As for parking in the Jefferson Street sub-area, the redevelopment plan currently allows for 207 residential units. The amendment for bonus development for contributing to the community pool public benefit would allow a maximum of 150 additional units. These units would not be subject to the parking requirement meaning, that the total parking requirement for the entire development of a maximum of 357 units would be 207 parking spaces.

Resident Leslie Howard said she felt the project was “very much out of scale” with the neighborhood south of the 14th Street Viaduct.

She said she was concerned not only for the shadows the buildings would cast but also the increased density and traffic directly adjacent to the city’s North West Park currently under construction.

Amanda Davenport said the are already had massive flooding issues and said the increased density would exacerbate the problem.

“We are discussing a 23 story building for a pool. Are you kidding me?,” she said.

Councilwoman Tiffanie Fisher said she struggled with the fact the city was voting on the ordinance now while the community was in the midst of a public health crisis. She questioned why the administration had not put out a Nixle alert to alert the public of the impending vote, saying that it looks like they are hiding the action from the public.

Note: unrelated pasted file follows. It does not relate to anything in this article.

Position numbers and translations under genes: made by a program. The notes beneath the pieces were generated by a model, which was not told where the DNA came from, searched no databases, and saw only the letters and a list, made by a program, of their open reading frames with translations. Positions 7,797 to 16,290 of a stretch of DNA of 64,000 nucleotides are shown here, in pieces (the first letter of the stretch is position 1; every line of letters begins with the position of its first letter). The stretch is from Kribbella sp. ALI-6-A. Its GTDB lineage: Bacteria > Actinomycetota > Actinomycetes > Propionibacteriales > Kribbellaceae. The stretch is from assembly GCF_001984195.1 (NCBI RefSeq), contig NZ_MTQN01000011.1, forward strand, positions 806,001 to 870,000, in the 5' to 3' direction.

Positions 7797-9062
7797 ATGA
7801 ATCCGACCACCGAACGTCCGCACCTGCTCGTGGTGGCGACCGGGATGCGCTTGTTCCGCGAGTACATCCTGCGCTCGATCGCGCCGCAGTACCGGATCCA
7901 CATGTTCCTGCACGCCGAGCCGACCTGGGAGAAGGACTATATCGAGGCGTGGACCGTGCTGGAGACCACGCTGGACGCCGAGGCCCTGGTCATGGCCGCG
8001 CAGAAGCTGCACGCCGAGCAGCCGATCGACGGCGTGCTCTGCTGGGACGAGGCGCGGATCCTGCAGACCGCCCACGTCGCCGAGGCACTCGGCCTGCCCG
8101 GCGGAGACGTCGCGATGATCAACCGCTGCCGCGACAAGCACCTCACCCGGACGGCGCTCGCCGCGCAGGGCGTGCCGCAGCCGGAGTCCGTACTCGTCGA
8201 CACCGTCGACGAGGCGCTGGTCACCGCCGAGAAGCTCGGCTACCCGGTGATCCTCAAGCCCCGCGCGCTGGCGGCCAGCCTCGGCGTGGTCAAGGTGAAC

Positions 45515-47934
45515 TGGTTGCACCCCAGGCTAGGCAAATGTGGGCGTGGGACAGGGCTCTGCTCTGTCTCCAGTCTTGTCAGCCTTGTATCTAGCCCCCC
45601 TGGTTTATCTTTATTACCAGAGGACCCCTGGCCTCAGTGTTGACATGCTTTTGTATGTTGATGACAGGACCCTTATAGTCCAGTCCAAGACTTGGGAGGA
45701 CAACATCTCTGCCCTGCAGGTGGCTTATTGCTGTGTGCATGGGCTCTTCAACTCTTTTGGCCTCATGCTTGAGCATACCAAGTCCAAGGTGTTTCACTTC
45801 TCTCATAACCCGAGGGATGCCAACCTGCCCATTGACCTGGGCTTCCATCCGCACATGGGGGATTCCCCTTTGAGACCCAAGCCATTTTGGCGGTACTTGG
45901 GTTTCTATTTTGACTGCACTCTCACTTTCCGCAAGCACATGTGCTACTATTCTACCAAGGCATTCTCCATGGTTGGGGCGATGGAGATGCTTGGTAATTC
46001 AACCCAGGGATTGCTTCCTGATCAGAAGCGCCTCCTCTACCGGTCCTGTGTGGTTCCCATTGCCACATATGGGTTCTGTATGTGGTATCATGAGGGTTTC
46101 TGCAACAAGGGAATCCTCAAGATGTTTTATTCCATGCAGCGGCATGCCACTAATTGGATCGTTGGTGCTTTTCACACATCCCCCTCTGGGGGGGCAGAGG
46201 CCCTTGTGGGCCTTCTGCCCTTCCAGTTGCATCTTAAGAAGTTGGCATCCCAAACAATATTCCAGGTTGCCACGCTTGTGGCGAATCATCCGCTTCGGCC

She said the plan would effectively allow a 12 story hotel to almost double in size to 23 stories, and for two residential buildings to increase from 11 stories to 16 stories.

She said the city has not had an economic analysis completed with reference to the height increase and potential economic impact, or an analysis of the potential impacts of the additional density in the area.

Ultimately, the council voted 7-2 to approve the amendments with Councilman Jim Doyle and Councilwoman Fisher voting against the measure.

 Feathered flag signs

Religious institutions in Hoboken will now be permitted to use feathered flag signs despite the city’s Planning Board ruling that it was inconsistent with the city’s master plan, according to Councilman Jim Doyle, who is a member of the board.

The ordinance permits religious institutions to use the signs for a maximum of 60 days a year.

Giattino said currently some religious institutions already use the signs and are not fined for their use, so allowing all of them to use the signage would ensure equal treatment.

Doyle said the ordinance was discriminatory because other non-profits are not permitted to use feather flag signs.

“I just wish members of the council take discrimination seriously and vote against this,” said Doyle.

Councilman Phil Cohen said the city’s master plan recognizes feather flag signs as “ugly” and said the ordinance “smacks of favoritism to me.”

Giattino questioned which organizations were getting special treatment when some institutions already use the flags now.

“Rome is burning and we are talking about feathered flags,” said Councilman Michael Russo urging the council to move on. “We are talking about feather flags when people can’t leave their homes. Are we serious right now? If you don’t agree, vote no, if you do agree, vote yes. Move on.”

The council voted 6-3 in favor of the ordinance. Councilmen Doyle and Cohen and Councilwoman Emily Jabbour voted against the measure.

For updates on this and other stories check and follow us on Twitter @hudson_reporter. Marilyn Baer can be reached at